- Effect: "Allow"
             Service: "ecs-tasks.amazonaws.com"
             - "sts:AssumeRole"
       - PolicyName: "AllowAssumeRoleAccountX"
           Version: "2012-10-17"
             - Effect: "Allow"
                 - "sts:AssumeRole"
                 - !Sub "arn:aws:iam::${TargetAccountX}:role/deploy-role"
# Log group for jenkins (agents)
   Type: AWS::Logs::LogGroup
     LogGroupName: "/ecs/jenkins-agents"
     RetentionInDays: 30

 # Task definition for agent for target account x
   Type: AWS::ECS::TaskDefinition
     Family: jenkins-agent-account-x
     NetworkMode: bridge
     TaskRoleArn: !Ref AssumeRoleDeployAccountX
     - Name: jenkins-agent-account-x
         Ref: DockerAgentImage
       Cpu: 2048
       MemoryReservation: 3584
           LogDriver: awslogs
             awslogs-group: !Ref CloudWatchLogsGroupJenkinsAgents
             awslogs-region: !Ref AWS::Region
             awslogs-stream-prefix: jenkins
       # Pass the environment variables
       - Name: AWS_REGION
         Value: !Ref AWS::Region
       - Name: DEPLOY_ROLE
         Value: !Sub "arn:aws:iam::${TargetAccountX}:role/deploy-role"

In this configuration we setup:

  • The AWS ECS cluster where the agent can be started.
  • An IAM role with a policy which allows you to assume a role in the target account.
  • An AWS CloudWatch log group to store the logs of the agent.
  • A task definition which describes how the agent should be started. This includes references to the IAM role and CloudWatch log group.

Note that we back the AWS ECS cluster with AWS EC2 instances to allow for docker builds by sharing the docker.sock. This avoids complicating things we left out of the example.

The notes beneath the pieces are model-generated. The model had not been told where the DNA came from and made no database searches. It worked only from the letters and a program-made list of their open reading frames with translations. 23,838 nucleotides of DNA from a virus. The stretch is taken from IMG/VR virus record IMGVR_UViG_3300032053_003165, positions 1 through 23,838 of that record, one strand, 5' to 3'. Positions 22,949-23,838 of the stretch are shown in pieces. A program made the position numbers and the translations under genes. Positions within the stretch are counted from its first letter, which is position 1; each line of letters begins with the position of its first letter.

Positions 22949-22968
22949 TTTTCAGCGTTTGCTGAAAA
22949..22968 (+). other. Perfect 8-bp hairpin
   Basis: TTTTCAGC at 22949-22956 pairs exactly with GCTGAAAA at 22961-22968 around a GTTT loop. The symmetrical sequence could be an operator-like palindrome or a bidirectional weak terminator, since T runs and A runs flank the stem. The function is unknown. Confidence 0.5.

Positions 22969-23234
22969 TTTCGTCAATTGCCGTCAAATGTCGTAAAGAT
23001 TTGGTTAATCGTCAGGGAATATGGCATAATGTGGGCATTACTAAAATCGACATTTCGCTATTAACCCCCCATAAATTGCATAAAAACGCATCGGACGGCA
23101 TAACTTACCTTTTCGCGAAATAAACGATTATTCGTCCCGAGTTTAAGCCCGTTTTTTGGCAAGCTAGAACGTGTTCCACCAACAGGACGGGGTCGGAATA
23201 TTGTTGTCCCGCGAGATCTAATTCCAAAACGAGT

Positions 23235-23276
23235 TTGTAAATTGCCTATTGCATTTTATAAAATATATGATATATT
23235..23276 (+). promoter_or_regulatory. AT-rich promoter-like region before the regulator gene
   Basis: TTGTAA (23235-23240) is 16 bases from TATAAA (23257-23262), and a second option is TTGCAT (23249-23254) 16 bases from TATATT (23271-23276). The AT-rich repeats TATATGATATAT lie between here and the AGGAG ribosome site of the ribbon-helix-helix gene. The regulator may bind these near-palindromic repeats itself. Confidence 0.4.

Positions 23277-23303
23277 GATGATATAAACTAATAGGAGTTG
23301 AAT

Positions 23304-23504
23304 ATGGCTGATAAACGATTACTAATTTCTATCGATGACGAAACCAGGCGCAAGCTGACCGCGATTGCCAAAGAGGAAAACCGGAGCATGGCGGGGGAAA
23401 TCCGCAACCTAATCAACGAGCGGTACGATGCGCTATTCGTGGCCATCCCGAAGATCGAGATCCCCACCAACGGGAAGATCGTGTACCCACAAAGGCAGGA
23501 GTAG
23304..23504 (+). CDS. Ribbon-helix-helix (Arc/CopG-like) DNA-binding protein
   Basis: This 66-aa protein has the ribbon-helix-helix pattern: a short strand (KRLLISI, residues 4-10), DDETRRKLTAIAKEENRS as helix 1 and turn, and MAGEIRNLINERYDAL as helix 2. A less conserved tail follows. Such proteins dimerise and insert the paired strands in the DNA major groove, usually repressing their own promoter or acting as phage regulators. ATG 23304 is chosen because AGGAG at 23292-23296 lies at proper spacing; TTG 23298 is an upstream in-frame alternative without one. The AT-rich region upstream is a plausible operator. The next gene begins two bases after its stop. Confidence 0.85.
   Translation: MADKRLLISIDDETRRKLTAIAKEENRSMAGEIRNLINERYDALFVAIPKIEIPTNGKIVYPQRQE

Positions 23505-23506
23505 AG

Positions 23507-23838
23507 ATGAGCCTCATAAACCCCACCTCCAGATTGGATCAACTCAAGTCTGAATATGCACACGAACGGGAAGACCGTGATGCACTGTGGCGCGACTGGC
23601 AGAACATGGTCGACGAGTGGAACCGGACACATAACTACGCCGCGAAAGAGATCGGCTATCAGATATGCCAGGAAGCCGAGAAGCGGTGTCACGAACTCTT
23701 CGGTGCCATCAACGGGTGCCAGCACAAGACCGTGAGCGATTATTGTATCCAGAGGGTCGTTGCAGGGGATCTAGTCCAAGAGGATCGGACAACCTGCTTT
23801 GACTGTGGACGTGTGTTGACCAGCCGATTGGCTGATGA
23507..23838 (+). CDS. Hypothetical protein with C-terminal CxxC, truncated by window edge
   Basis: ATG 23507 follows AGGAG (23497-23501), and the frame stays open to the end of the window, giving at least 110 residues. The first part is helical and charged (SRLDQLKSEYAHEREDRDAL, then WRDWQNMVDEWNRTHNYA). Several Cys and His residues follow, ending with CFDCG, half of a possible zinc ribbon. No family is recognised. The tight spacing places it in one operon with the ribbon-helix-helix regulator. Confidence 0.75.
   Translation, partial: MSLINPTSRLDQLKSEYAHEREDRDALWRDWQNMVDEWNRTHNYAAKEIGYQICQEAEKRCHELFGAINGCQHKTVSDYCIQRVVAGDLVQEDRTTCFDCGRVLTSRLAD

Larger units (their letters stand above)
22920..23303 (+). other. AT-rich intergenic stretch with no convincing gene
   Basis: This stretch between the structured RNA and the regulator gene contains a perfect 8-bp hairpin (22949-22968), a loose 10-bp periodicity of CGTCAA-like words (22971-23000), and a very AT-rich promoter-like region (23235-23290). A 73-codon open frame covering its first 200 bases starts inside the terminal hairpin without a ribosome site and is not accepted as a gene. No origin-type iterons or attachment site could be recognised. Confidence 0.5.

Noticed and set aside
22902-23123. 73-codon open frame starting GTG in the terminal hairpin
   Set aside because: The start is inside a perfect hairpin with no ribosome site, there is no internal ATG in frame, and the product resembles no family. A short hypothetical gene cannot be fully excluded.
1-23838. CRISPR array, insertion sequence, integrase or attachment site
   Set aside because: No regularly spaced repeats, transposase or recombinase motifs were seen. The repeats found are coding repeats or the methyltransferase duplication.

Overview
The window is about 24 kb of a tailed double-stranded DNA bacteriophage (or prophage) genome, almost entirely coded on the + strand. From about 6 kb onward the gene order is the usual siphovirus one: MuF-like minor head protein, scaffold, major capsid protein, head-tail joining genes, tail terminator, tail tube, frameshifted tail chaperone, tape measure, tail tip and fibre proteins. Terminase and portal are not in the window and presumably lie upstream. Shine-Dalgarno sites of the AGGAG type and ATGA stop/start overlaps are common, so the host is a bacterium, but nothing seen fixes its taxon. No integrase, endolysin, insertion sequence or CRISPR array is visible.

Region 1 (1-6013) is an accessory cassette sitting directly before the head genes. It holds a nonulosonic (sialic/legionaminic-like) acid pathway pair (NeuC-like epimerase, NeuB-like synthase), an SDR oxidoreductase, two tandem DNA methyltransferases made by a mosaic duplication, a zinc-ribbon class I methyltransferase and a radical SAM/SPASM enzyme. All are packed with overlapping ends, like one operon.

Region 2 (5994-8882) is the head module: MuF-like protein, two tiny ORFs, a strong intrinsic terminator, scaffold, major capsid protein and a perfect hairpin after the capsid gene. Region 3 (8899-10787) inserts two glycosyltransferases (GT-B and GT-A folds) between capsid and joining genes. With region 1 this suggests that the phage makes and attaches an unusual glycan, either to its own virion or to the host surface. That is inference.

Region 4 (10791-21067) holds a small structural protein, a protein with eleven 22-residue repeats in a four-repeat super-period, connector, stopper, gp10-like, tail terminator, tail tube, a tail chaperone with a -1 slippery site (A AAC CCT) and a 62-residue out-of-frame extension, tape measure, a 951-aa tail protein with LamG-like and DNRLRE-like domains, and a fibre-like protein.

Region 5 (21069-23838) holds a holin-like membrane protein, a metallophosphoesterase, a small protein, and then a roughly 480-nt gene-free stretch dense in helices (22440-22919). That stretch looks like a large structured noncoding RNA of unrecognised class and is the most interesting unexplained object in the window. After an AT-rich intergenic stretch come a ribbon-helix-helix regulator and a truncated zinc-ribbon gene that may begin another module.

Configuration — Jenkins instance

We can now configure this agent in our Jenkins instance. To do this you first have to add the ECS cluster as a Cloud:

  • Goto “Manage Jenkins”.
  • Select “Manage Nodes and Clouds” and “Configure Clouds”.
  • Scroll all the way below and select “Add a new cloud” with the option “Amazon EC2 Container Service Cloud”.
  • Give it a name, for example “jenkins-agent-cloud”.
  • you can either select a credential, or when your Jenkins instance runs on EC2 make sure it has the appropriate permissions to access ECS.
  • Select the region you are in e.g. eu-west-1.
  • Provide the ARN of your cluster e.g. “arn:aws:ecs:<region>:<account id>:cluster/jenkins-agent-cluster”.

As second step you can add the ECS task as an agent:

  • In the same Jenkins Cloud Configuration select add under “ECS Agent Templates”.
  • Provide it with a label. Note that this label will later be referred to when selecting this node in the Jenkins file, in the example we will use AgentAccountX.
  • As Task Definition override provide the task definition you created, e.g. “arn:aws:ecs:<region>:<account id>:task-definition/jenkins-agent-account-x:<version>”.
  • Any modification to the original task definition can be made as required.

Within a Jenkins pipeline we can now use this new Jenkins agent using the agent directive in the groovy scripts:

agent {
   label AgentAccountX

Once the agent is started we will need to make sure that our agent assumes the role and uses those credentials to execute all commands. We have found that in general, all tools support the usage of AWS_SECRET_ACCESS_KEY, AWS_ACCESS_KEY_ID and AWS_SESSION_TOKEN. Therefore we normally execute the following command at the start of a pipeline:

CREDS=$(aws sts assume-role --profile <profile> --role-arn arn:aws:iam::<account id>:role/<role> --role-session-name <name>)
export AWS_ACCESS_KEY_ID=$(echo $CREDS | jq .Credentials.AccessKeyId -r)
export AWS_SECRET_ACCESS_KEY=$(echo $CREDS  | jq .Credentials.SecretAccessKey -r)
export AWS_SESSION_TOKEN=$(echo $CREDS  | jq .Credentials.SessionToken -r)

Note that the withAWS plugin cannot be used in this setup, see this explanation.